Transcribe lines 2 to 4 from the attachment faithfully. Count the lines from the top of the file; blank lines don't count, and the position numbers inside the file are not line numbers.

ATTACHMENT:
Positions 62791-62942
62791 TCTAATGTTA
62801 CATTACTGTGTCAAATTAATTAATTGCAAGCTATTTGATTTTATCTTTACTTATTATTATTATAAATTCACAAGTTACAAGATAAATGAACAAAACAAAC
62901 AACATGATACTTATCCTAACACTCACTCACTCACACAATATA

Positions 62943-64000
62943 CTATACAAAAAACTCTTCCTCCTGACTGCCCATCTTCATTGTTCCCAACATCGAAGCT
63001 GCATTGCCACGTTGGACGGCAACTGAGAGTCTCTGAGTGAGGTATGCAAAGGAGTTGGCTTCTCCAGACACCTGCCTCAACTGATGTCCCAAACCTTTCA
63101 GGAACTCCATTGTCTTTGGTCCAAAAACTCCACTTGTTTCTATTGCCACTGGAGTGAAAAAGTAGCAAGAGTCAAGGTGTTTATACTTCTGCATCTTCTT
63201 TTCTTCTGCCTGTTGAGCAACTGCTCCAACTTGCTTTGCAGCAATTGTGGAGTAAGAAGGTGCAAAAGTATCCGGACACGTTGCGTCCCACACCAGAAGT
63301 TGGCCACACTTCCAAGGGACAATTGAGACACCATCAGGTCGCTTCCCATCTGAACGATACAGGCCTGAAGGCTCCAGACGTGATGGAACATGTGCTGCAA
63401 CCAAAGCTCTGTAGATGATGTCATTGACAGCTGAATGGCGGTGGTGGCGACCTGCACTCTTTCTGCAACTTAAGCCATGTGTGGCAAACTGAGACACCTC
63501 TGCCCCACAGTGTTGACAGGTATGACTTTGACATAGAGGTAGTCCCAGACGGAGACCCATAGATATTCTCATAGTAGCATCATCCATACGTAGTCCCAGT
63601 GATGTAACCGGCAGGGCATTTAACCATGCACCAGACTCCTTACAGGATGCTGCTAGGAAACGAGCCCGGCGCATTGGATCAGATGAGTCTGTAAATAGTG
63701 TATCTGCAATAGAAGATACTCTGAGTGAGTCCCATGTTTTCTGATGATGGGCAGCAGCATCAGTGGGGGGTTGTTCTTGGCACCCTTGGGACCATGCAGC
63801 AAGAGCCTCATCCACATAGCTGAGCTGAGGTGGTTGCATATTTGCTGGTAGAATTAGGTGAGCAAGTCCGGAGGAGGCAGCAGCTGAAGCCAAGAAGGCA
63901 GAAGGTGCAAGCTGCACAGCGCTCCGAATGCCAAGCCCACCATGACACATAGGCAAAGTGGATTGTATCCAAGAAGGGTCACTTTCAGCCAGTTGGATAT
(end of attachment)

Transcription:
62791 TCTAATGTTA
62801 CATTACTGTGTCAAATTAATTAATTGCAAGCTATTTGATTTTATCTTTACTTATTATTATTATAAATTCACAAGTTACAAGATAAATGAACAAAACAAAC
62901 AACATGATACTTATCCTAACACTCACTCACTCACACAATATA